July/August 2007 Church & State | AU Bulletin

Malaysia’s high court has issued a ruling that blocks a citizen’s effort to have a religious affiliation removed from her identity card.

The Malaysian Federal Court ruled 2-1 that Lina Joy could not remove Islam from her identity card after she told officials she had converted to Christianity.

The majority opinion written by the court’s chief justice, Ahmad Fairuz Abdul Halim, concluded that the woman “cannot at her own whim simply enter or leave her religion.” The chief justice instead said she must turn to a religious court to be granted permission.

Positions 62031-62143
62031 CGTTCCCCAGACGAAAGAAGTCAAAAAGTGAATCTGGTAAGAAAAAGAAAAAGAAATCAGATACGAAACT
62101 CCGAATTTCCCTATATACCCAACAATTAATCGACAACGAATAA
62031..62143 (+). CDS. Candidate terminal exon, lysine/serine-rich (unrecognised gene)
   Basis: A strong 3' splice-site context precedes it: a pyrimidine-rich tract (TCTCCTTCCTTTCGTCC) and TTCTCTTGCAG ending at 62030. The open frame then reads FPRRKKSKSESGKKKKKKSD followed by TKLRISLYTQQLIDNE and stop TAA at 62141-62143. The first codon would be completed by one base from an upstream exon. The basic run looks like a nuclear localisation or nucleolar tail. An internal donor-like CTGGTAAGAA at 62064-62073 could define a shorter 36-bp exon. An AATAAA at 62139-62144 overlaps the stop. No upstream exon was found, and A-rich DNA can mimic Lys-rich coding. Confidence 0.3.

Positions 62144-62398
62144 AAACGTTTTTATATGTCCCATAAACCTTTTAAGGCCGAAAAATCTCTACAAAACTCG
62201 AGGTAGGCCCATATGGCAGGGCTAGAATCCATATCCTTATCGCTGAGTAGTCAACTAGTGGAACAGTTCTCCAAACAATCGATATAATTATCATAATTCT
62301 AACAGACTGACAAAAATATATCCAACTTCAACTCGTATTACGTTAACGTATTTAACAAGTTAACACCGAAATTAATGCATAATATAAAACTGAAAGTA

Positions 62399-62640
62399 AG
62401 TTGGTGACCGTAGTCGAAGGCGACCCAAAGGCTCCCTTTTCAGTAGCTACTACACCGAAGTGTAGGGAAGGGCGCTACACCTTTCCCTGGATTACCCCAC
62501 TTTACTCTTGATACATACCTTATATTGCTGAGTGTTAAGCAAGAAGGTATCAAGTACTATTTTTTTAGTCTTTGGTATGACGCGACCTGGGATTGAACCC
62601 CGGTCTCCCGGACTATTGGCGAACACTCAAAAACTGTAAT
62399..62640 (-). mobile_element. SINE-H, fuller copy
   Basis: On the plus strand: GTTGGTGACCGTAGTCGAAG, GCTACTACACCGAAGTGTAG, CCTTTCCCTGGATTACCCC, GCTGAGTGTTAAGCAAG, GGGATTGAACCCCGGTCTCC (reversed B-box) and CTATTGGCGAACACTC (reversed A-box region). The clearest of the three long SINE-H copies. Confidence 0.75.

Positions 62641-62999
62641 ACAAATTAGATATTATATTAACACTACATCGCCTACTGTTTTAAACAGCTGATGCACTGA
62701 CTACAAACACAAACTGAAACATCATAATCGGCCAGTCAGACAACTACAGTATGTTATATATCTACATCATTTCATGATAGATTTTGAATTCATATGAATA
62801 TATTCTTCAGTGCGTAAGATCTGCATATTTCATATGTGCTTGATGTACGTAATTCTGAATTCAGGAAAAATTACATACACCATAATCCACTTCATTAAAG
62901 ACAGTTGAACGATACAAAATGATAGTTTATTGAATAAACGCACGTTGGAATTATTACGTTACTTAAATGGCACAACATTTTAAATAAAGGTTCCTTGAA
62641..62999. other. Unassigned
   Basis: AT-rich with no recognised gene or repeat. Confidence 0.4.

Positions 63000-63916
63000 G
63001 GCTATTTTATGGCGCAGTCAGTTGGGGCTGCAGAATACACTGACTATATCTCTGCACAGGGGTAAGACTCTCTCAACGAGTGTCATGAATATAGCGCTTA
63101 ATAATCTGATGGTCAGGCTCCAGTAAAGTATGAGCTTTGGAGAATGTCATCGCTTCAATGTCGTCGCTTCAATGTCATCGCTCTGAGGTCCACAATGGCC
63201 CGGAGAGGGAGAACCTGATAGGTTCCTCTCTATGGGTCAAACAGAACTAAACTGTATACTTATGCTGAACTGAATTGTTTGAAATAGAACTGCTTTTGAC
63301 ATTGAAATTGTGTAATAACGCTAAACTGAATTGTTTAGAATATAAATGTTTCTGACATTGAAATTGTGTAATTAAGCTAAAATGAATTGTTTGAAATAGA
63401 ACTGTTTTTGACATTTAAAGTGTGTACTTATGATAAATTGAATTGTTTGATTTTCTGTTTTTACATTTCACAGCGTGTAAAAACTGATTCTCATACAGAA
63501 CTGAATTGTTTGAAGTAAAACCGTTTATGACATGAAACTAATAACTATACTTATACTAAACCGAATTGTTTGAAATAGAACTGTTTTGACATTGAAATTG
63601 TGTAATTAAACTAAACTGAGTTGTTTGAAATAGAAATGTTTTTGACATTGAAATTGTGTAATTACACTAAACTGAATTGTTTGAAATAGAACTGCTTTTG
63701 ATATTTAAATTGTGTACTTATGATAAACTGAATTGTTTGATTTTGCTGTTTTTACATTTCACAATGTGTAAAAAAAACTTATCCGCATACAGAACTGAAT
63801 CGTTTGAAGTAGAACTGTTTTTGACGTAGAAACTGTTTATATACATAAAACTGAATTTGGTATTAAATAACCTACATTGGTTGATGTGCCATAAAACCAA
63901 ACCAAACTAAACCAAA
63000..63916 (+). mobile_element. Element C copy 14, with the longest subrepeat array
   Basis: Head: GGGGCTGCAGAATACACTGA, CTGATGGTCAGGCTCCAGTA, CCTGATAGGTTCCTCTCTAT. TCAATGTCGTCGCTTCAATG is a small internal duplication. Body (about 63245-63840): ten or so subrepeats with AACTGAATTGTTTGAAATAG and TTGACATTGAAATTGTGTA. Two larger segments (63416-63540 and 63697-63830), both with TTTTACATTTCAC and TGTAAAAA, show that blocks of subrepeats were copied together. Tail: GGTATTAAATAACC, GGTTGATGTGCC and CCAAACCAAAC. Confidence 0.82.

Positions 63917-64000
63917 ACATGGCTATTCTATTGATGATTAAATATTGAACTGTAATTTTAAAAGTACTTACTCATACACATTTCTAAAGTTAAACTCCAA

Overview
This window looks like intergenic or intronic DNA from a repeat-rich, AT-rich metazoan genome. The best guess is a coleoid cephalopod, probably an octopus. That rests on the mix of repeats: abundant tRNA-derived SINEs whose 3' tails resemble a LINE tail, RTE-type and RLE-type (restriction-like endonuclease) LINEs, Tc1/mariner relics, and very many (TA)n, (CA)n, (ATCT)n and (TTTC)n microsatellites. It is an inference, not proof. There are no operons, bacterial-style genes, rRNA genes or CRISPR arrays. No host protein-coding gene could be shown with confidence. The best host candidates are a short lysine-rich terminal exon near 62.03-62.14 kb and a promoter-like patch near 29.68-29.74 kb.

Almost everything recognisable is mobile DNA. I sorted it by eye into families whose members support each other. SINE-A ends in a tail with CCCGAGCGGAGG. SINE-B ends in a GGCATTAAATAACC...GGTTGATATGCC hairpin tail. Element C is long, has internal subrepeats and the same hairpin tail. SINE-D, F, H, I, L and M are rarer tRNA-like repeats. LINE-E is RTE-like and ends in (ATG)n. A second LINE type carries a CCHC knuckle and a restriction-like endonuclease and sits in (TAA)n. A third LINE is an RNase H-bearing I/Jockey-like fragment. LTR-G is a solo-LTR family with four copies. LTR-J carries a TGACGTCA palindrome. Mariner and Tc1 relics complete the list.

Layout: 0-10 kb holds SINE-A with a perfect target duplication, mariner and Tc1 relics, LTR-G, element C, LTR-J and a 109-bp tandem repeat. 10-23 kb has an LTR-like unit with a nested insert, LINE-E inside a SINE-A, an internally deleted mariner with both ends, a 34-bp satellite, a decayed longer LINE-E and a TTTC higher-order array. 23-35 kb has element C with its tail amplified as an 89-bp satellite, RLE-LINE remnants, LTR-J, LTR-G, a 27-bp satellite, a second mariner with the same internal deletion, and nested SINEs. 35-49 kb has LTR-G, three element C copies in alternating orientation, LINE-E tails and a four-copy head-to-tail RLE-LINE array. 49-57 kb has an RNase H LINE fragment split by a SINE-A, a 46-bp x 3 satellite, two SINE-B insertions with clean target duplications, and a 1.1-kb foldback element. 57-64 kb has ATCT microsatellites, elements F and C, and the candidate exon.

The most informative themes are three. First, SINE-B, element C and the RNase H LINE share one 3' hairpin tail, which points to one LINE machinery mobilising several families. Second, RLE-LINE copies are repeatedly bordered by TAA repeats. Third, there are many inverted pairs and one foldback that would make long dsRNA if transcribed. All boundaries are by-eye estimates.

The Southeastern Asian country, which borders Thailand, is majority Muslim, and Islam is recognized in the nation’s constitution as the official religion. The New York Times reported that it is rare for the country’s religious courts to allow Muslims to officially leave the religion.